Under Twenty-Seven by Ella Dreyfus
Under Twenty-Seven is a solo exhibition by Australian artist Dr Ella Dreyfus that presents a series of poignant portraits which began as black and white photographs of her son and his soccer team when they were finishing primary school back in 2005. The work tracks their growth with a new portrait every seven years and Dreyfus’ detailed photographs show the boys/men bare-chested against a deep black background. Each of them displays their own unique posture and subtle facial expressions, giving the works an intensely intimate quality. Sitting side by side, the triple portraits taken at ages eleven, eighteen and twenty-five, are a meditation on masculine development, as well as a sobering reminder of the passing of time.
The exhibition provides an opportunity for audiences to reflect on the representation of masculinity in contemporary culture, by showing them in a way that is distinct from the narrow ideals generally found in the mass-media and advertising. Through the work, Dreyfus demonstrates a particular sensitivity to the experiences of the young men, who during these critical stages of their lives will undoubtedly have been influenced by the social demands and perceptions of masculine attitudes, looks and behaviours. In this society, men are often expected to repress certain emotions such as tenderness and empathy; in drawing attention to these issues the exhibition takes a probing approach to gender, representation, beauty and the body.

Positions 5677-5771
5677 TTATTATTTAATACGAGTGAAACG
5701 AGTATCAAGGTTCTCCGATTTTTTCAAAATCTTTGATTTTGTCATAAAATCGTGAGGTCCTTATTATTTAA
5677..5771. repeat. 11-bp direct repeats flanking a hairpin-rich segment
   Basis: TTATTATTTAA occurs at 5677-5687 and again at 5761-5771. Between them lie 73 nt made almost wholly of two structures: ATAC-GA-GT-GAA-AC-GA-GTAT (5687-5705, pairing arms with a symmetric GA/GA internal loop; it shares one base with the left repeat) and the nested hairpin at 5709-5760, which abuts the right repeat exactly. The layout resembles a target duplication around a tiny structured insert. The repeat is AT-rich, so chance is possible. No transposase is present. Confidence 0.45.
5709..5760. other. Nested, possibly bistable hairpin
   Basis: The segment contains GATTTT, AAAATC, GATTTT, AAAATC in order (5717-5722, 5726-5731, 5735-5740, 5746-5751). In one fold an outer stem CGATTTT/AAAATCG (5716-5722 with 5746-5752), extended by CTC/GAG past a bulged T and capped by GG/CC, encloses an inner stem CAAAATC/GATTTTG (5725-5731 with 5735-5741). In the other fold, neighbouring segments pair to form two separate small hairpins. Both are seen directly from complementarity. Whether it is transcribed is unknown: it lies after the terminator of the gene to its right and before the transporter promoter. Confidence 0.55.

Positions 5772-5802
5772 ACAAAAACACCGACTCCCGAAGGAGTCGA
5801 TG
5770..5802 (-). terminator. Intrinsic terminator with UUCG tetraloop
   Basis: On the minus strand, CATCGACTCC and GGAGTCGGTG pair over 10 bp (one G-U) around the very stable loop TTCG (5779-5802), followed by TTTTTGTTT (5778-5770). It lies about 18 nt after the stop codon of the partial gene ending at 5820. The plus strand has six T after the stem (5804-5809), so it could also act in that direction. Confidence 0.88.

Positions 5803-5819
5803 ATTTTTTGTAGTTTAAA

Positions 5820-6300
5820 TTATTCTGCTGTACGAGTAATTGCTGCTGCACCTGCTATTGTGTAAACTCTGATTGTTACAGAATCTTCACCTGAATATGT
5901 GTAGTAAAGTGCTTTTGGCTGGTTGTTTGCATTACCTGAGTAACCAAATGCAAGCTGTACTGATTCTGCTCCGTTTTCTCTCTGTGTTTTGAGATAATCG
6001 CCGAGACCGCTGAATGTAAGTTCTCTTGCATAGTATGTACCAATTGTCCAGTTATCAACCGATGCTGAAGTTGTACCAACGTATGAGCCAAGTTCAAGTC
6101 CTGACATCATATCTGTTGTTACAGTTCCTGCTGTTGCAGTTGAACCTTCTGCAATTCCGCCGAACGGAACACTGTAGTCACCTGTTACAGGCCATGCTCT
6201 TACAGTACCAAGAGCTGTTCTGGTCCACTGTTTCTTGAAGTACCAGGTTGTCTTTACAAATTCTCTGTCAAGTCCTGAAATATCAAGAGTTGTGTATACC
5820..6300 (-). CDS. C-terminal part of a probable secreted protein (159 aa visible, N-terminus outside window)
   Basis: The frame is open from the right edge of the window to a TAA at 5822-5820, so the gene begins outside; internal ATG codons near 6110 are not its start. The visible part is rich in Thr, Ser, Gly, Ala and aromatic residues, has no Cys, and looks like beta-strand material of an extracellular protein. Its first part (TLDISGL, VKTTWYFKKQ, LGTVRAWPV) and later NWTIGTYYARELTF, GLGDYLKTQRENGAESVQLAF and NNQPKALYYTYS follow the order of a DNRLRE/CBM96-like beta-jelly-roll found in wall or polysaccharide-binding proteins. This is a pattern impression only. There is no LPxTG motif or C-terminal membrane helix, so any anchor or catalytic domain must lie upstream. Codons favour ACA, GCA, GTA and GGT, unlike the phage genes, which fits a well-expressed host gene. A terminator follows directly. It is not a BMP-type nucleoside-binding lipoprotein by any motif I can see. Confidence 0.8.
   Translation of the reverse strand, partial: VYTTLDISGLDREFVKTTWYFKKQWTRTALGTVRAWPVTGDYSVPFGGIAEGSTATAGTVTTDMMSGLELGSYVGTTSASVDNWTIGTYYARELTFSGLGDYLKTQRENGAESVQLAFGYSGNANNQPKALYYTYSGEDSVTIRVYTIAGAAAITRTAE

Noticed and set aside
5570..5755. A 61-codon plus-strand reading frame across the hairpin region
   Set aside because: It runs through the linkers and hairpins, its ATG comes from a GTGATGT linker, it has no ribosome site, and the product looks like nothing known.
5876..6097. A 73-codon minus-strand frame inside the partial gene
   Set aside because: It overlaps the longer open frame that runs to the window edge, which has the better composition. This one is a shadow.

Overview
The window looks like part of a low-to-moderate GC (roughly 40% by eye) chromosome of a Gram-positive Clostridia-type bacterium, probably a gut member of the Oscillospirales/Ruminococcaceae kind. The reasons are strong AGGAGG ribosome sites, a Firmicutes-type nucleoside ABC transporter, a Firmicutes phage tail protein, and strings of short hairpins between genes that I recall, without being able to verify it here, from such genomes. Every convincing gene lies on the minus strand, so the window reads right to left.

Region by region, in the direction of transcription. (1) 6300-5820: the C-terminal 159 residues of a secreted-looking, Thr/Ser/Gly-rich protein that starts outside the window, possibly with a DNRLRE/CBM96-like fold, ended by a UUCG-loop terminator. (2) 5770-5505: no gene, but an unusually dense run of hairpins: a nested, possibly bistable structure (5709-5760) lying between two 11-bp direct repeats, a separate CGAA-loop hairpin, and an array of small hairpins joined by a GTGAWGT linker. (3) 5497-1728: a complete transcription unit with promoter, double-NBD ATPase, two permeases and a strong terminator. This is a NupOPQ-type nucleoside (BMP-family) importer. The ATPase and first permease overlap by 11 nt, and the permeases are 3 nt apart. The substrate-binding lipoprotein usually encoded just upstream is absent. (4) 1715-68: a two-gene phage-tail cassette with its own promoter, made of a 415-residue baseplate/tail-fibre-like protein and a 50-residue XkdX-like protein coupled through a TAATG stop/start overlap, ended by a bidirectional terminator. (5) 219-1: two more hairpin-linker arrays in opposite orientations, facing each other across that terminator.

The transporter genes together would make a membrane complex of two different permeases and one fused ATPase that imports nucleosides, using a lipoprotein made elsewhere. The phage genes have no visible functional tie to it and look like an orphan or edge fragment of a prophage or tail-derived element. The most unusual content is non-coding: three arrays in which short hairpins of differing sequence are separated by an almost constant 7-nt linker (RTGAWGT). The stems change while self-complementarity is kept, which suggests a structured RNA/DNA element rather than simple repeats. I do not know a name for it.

There are 14 sets of portraits in the series. Ella Dreyfus has been photographing the body – young bodies, old bodies and all inbetween bodies – for over thirty years.